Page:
Book Review: The Bad Tempered Gardener

I immediately liked and enjoyed Anne Wareham’s provocative book, [amazon_link id=”0711231508″ target=”_blank” ]Bad Tempered Gardener[/amazon_link] I had a running internal dialogue for days (which is good…plenty of thinking/discussing/cursing the material in this book). But I found it hard to write a thoughtful in-depth review. Something about the book didn’t feel right to. So, I re-read it again, slowly.

At the end of the second read I knew what was disturbing me: five-star pile of contradictions.

For someone who professes not to be endlessly fascinated with plants, it’s strange to find that a third of the book focuses on plants…botanical names and all

Anne concludes in one essay that only people who hate gardening create simple clean-lined, elegant gardens (p. 61). It’s a conclusion that leaves me feeling confused. Surely, garden style is a question of aesthetics not a love or hatred of gardening

Anne champions a new way of making and seeing gardens. Gardens designed with more thought…gardens which could be considered works of art. Commendable forward-thinking stuff. However, in another essay, Anne laments against EU plans to ban herbicides and insecticides which would make her “gardening more labour-intensive if not impossible.” What happened to her forward innovative thinking? There are other time effective ways to maintain gardens without pesticides.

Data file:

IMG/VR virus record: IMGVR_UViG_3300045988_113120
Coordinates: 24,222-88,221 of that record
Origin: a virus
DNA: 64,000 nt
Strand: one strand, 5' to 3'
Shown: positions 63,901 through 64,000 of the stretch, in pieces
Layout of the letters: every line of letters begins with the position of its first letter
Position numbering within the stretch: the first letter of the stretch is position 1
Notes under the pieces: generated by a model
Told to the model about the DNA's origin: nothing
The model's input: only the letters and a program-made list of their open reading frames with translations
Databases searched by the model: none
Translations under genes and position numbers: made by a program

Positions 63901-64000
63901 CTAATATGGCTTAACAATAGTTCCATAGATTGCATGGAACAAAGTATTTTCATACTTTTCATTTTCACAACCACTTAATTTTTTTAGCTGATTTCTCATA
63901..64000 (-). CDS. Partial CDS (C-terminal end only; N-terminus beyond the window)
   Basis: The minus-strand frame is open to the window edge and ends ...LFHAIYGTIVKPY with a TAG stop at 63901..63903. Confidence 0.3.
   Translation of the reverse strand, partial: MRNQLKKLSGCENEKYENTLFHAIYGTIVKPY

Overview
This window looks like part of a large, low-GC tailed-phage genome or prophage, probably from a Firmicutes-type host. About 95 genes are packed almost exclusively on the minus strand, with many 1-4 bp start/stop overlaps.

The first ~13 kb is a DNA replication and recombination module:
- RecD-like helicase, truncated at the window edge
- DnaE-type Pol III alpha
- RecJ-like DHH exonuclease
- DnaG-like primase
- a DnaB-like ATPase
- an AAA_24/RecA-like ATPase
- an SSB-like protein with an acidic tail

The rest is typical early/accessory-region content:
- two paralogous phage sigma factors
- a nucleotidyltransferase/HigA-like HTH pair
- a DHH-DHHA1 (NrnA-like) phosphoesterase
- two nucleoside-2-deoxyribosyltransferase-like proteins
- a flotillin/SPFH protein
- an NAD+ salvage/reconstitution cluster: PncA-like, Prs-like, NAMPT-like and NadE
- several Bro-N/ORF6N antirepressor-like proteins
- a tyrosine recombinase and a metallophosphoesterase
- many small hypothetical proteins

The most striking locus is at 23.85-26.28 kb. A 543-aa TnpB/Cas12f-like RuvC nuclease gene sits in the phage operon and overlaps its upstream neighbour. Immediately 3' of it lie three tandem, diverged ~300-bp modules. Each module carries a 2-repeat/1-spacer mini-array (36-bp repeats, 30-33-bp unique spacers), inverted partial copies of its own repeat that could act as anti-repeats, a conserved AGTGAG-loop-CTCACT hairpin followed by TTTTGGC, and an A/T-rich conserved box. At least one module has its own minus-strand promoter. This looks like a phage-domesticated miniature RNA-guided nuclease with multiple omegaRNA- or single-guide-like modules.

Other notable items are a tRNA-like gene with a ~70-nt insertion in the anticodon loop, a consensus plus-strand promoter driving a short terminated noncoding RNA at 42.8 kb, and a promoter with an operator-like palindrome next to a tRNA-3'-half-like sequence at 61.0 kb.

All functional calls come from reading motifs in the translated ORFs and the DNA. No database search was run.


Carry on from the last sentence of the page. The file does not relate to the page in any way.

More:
Mulch plays a big role in Anne’s 2-acre garden, Veddw, located in Wales. In her “Meadow” essay, Anne rhapsodizes about mulch… “But I do mulch for England. It’s my religion.”

In her “The Wild Garden” essay, Anne confesses that mulch played a big part in building and maintaining her garden. And Anne becomes really annoyed at “experts” giving out faulty information on wood chip mulch.

But in her “I Hate Gardening” essay, Anne lists “mulching at some particular time of the year” as a task she doesn’t do. It’s obvious Anne mulches with wood chips…adding “at some particular time” to the task seems silly. Basically buying an argument.


And there are many more, but in the grand scheme of things, it doesn’t matter. Contradictions are part of most people’s nature. The fact it’s incorporated in the book verifies the authenticity of the writing.

And one more thing (honest). Many blog book reviewers are puzzled, confused or outraged by Anne’s confession that she hates gardening, but I am not surprised. If you have worked as a maintenance gardener, as I have, you would know why.

Gardening is relaxing because it is mindless and repetitive… cites a Dutch study  which demonstrates that after a stressful task, 30 minutes in the garden is far more relaxing than 30 minutes reading. How much time would Anne spend gardening on her 4-acre property (2-acre garden, 2-acre woodlands)? I imagine she would garden at least 5 hours a day, 5 days a week, 9 months of the year. How much time would it take before a relaxing (but mindless) activity stops being enjoyable? Hmmm…I thought so.

Bottom line? Get the book. Part biography, part gardening, this well written, page-turning book is crammed with information and observations that will make you pause and think. That’s what you want to do, right?


Links to Purchase The Bad Tempered Gardener

In Canada:   The Bad Tempered Gardener

In USA:        The Bad Tempered Gardener

In UK:           The Bad Tempered Gardener

Anne Wareham’s websites

Veddw House Garden. A modern romantic garden


Thinkin Gardens for people who want more than gardening from gardens


Written by Cristina da Silva
Thursday, September 1, 2011 in Book & Product Reviews

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